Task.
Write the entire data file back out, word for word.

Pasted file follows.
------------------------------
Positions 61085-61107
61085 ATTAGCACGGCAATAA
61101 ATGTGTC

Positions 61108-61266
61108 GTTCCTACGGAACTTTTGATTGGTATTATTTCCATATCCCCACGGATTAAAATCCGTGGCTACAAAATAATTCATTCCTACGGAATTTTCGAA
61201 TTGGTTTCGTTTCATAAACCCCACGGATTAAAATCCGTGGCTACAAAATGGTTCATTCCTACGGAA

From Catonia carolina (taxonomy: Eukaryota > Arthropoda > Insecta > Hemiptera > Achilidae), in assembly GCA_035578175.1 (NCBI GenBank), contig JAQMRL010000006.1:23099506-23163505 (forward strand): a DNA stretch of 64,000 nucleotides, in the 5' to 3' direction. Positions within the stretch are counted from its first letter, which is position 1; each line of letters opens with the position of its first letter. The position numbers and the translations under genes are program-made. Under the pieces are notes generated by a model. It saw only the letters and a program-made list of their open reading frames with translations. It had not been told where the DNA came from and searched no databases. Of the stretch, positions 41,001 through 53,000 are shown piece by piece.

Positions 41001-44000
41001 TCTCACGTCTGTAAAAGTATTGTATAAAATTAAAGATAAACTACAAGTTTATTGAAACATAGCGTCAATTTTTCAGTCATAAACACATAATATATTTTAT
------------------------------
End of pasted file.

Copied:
Positions 61085-61107
61085 ATTAGCACGGCAATAA
61101 ATGTGTC

Positions 61108-61266
61108 GTTCCTACGGAACTTTTGATTGGTATTATTTCCATATCCCCACGGATTAAAATCCGTGGCTACAAAATAATTCATTCCTACGGAATTTTCGAA
61201 TTGGTTTCGTTTCATAAACCCCACGGATTAAAATCCGTGGCTACAAAATGGTTCATTCCTACGGAA

From Catonia carolina (taxonomy: Eukaryota > Arthropoda > Insecta > Hemiptera > Achilidae), in assembly GCA_035578175.1 (NCBI GenBank), contig JAQMRL010000006.1:23099506-23163505 (forward strand): a DNA stretch of 64,000 nucleotides, in the 5' to 3' direction. Positions within the stretch are counted from its first letter, which is position 1; each line of letters opens with the position of its first letter. The position numbers and the translations under genes are program-made. Under the pieces are notes generated by a model. It saw only the letters and a program-made list of their open reading frames with translations. It had not been told where the DNA came from and searched no databases. Of the stretch, positions 41,001 through 53,000 are shown piece by piece.

Positions 41001-44000
41001 TCTCACGTCTGTAAAAGTATTGTATAAAATTAAAGATAAACTACAAGTTTATTGAAACATAGCGTCAATTTTTCAGTCATAAACACATAATATATTTTAT